In addition to her personal legislative priorities, Queen said she supports funding a plan to expand pre-kindergarten education in the state, something that the state Commission on Innovation and Excellent in Education, otherwise known as the Kirwan Commission, has recommended.
Sen. Brian Feldman (D15)
During the past year, Feldman has led state commissions on healthcare and has said he plans to make adjusting the state’s healthcare laws a priority in the next session. As chair of the Senate Finance Committee, Feldman will lead the way on several healthcare bills.
First will be a bill to reintroduce the mandate for residents to buy health insurance. In 2017, Congress repealed the federal mandate from the Affordable Care Act, which requires U.S. Citizens to purchase health insurance or face a fine. Feldman said that he will be sponsoring a bill to reintroduce the mandate back for Maryland, but with the caveat that anyone fined by the state could use their fine as credit to buy health insurance.
“If we’re successful, it could be a model for the rest of the United States,” Feldman said.
Feldman’s other main priority for the session is passing a bill that would double the state’s commitment to using renewable energy. If passed, 50 percent of the state’s energy will have to come from renewable sources by 2030 — double the 25 percent that the state is required to reach by 2020. Gov. Larry Hogan previously vetoed the 2016 bill to require setting the 25-percent renewable energy goal by 2020, but his veto was overriden by the General Assembly.
Feldman also said the General Assembly is likely to make increasing the state’s minimum wage a priority in this session — something like the increase in the renewable- energy standard — which would require a veto-proof majority in the General Assembly.
“I think those are important national issues, and I’m hopeful we can do the same collaborative work on these two very big issues,” Feldman said.
Last, a bill that could preempt the County’s regulation of small cell antenna and towers could make its way through the Senate Finance Committee. Feldman declined to say where his view falls on the issue, but said he and other members of the committee will watch what the Montgomery County Council does when it comes back into session in January.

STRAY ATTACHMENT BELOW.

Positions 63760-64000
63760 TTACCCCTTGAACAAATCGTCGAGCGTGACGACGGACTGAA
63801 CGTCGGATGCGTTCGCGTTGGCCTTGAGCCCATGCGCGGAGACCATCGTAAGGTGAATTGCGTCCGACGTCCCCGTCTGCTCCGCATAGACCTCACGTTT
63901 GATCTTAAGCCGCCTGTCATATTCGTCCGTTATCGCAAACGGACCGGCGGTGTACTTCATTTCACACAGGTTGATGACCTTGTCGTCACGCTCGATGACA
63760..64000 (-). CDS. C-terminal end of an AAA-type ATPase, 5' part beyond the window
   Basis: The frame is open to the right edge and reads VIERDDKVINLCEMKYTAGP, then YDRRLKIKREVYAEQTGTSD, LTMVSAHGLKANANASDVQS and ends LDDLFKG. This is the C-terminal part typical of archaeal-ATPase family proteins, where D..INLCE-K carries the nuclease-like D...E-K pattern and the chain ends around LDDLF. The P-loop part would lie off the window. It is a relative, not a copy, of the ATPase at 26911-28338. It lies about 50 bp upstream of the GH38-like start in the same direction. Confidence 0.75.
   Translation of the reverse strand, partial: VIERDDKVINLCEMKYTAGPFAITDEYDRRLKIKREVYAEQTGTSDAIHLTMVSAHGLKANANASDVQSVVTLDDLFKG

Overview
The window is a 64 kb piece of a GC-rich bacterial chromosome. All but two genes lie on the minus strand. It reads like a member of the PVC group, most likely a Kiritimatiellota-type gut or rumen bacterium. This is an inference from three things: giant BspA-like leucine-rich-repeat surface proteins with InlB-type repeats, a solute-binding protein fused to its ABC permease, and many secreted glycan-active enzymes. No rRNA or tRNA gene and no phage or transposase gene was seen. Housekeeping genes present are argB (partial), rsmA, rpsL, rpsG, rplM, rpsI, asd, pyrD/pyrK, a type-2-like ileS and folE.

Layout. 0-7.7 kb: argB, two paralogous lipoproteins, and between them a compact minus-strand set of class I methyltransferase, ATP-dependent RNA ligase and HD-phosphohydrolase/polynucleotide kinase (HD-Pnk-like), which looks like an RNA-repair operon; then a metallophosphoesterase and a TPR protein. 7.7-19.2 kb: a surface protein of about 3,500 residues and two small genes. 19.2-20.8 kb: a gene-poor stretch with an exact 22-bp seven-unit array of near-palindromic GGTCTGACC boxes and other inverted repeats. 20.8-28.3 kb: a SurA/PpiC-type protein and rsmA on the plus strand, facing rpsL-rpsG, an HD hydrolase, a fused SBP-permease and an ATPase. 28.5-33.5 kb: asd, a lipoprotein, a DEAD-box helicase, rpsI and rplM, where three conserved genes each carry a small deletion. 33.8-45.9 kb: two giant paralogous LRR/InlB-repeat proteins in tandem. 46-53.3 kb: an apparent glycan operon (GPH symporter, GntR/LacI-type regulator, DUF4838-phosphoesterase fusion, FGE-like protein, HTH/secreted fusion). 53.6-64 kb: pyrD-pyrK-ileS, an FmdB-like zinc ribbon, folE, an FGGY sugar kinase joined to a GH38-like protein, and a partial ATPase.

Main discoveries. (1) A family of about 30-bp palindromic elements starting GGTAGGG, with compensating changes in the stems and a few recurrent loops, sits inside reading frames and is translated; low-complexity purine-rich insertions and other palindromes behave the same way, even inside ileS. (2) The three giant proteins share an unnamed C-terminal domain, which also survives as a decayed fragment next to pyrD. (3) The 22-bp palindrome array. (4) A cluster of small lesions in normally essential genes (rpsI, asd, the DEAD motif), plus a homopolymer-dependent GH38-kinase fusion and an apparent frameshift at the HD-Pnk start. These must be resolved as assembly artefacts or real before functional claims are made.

Del. Kathleen Dumais (D15)
Four-term Maryland delegate Kathleen Dumais will be transitioning to her new role as Majority Leader, becoming one of the highest-ranking members from Montgomery County in the House. Taking over from Delegate Bill Frick, who left his seat to run for Montgomery County Executive, Dumais said much of her focus this session will be on the Democratic leadership’s priories, such as legalizing sports betting, raising the minimum wage, supporting a referendum adding abortion rights to the state’s constitution and more funding for renewable forms of energy.
In 2017, the Montgomery County Council raised the minimum wage, after months of debate. Now Democrats in the General Assembly are looking to make increasing the state’s minimum wage a priority in the 2019 session.
“I still think there’s a lot of work to do that, but I don’t think anyone disagrees on that,” Dumais said of the Democrats’ efforts to raise the state’s minimum wage.
While it is unclear how much support it has from the Democratic leadership, Dumais said that members of the General Assembly plan to push for marijuana legalization in the state.
For her part, Dumais will sponsor a bill that will ban the “ghost guns,” which are partially assembled guns sold online that do not require a serial number. Dumais said these guns are potentially dangerous in Maryland, because people can easily assembly the partially assembled guns and have a legal gun without a serial number.
Dumais also plans to sponsor legislation updating the state’s childcare guidelines and the state’s trust and estate laws.
Sen. Susan Lee (D16)
Lee identified domestic violence, human trafficking, cybersecurity and child abuse as her main priorities for the session, adding that she’s a leader on these issues in the State Senate.
Changing the threshold for law enforcement to act on threats of mass violence, enhancing penalties for violating ‘stay away’ orders, making a probation before judgments a disqualifier for gun possession in the state, creating child advocacy center accreditation and making possession or ransomware for a malicious purpose a felony, are just a few of the bills Lee said she plans to introduce.